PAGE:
Technology can help streamline mundane and time-consuming administrative tasks that distract from more meaningful parts of the research. Administrative tasks such as grant applications, risk assessments, progress reporting, budget management, reviews and publication can all be made easier through the use of technology.

Building relationships with research partners
Technology can also help researchers connect with each other to share data and ideas, another key priority for research academics, the EY report said. Researchers need effective collaboration platforms, tools to securely share sensitive data and opportunities for face-to-face networking, they say.

“It’s a double-edged sword,” says Tomar. “Building relationships with researchers worldwide takes time and effort; but if you don’t, you will find it difficult to get your article published or have a network that will allow you to attend the right conferences.”

Digital communications tools such as social media, podcasts and video calls help promote collaboration, making it faster, more efficient and easier to connect with others around the world and share data and ideas, improving the quality of research and pool of potential collaboration partners is expanded, which is especially useful for people working in niche areas.

Institutions that have embraced technology are already feeling the benefits. As one researcher in Singapore emphasized: “I work so effectively with other researchers around the world. Our research is done in different laboratories in different parts of the world. My co-researchers can follow the results from afar, work with the data, talk to me, talk to my colleagues. Thanks to digital technology, it is now a completely different world.”

However, it’s important not to forget the value of face-to-face collaboration – the kind of water-cooler moments that occur naturally in the offline world. To maximize the effectiveness of research, online and offline collaboration must be promoted and nurtured.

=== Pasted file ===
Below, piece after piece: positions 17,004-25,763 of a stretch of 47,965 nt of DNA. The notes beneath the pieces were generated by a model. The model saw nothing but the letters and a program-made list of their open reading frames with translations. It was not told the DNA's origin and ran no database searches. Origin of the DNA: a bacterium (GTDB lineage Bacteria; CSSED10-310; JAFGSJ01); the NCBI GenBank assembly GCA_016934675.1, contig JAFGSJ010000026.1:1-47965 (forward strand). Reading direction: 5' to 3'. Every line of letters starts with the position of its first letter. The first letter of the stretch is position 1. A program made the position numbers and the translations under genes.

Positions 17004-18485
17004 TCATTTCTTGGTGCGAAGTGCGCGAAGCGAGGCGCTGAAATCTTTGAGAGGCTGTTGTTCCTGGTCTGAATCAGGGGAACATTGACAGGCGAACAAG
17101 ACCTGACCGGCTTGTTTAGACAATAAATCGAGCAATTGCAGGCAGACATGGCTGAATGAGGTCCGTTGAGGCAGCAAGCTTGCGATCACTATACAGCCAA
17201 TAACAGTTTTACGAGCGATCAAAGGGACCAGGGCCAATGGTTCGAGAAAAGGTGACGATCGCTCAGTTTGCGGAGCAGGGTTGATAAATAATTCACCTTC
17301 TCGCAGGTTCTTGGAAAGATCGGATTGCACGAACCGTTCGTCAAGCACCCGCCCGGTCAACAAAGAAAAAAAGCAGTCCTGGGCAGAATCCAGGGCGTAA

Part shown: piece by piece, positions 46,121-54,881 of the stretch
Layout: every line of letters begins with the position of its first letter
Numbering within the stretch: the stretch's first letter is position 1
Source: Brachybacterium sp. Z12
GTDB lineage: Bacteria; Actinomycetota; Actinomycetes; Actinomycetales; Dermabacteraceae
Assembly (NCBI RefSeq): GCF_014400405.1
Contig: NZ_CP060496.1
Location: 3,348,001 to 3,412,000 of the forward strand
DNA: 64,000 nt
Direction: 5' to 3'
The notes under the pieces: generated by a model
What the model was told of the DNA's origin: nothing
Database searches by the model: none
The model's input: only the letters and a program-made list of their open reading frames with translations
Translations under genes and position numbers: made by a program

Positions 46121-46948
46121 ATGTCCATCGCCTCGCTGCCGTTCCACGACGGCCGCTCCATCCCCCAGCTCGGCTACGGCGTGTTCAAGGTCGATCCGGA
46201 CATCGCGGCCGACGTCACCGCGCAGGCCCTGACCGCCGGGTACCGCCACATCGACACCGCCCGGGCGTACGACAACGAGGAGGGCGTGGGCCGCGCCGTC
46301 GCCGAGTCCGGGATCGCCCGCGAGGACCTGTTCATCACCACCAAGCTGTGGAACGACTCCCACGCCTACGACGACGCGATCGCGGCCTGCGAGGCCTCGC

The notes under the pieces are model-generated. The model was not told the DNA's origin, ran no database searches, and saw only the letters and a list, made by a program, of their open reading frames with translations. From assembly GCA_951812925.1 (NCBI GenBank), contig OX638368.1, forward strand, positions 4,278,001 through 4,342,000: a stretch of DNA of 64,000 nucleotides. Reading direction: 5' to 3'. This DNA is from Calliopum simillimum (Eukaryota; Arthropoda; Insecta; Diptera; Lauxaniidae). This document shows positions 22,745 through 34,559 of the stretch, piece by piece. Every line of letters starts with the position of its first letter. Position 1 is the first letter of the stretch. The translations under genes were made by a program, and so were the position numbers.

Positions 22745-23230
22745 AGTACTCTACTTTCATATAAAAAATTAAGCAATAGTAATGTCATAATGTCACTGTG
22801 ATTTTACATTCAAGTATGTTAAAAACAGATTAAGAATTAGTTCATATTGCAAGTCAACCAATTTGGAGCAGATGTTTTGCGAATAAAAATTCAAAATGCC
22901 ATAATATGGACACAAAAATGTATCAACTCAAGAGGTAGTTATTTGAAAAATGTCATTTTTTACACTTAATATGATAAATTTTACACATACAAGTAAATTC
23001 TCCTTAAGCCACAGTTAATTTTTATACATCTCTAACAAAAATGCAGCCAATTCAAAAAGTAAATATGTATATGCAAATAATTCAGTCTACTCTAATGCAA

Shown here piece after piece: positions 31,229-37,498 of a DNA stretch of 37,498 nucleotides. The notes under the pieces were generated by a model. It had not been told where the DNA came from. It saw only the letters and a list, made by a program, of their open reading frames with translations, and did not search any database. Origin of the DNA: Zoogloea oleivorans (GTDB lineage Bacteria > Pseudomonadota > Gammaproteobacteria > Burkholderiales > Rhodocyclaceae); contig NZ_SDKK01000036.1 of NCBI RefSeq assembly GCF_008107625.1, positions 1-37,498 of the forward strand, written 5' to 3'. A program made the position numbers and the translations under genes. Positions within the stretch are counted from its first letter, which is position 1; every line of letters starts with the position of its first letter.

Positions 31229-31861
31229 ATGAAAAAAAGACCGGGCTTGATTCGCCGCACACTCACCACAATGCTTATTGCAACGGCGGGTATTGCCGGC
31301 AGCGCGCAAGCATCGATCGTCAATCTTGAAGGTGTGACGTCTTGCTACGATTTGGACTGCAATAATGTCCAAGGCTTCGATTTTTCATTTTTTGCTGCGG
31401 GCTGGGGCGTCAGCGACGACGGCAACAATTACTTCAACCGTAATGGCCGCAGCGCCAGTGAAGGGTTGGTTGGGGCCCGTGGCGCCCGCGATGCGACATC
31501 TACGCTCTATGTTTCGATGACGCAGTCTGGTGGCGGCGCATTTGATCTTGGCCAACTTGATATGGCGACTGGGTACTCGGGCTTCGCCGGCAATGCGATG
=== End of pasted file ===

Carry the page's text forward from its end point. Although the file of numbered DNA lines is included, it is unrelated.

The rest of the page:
Universities must also carefully manage their collaboration tools and information systems and implement robust cybersecurity measures and processes to protect sensitive research data, the report found.

Research helps reach a broader audience
The impact of even world-class research will be limited if no one has access to it. Digital tools allow researchers to share their work more broadly and help people outside academia understand it. “Sometimes I feel like academic research is only for academics,” says Tomar. “But data visualization tools can make it more readable for a lay audience, allowing you to present your research to policymakers and industry and increase its impact,” says Tomar.

Related: Save time and become more effective: How new technology can free university staff

Digital tools have the potential to transform the research world for the better and increase the chances of finding real applications for scientific progress. However, researchers need access to the right equipment, technologies and computing power. Digital technologies and advanced online resources, such as libraries, large databases, statistical packages and modeling tools, will have to be accessible to everyone.

“Many of these technologies are not accessible or affordable for every researcher,” says Tomar. “To get to the point where we can use technology meaningfully, it must become more accessible to a broader audience, rather than just a select group.”

With the right efforts and tools, academics could focus their energy purely on the topics they are passionate about and produce leading research with fewer obstacles. “We are moving in the right direction,” says Tomar. “The tenacity of academic researchers and implementation of the right technology transforms research to achieve superior results.”

To learn more about leveraging technology to transform research, consult EY’s latest report on higher education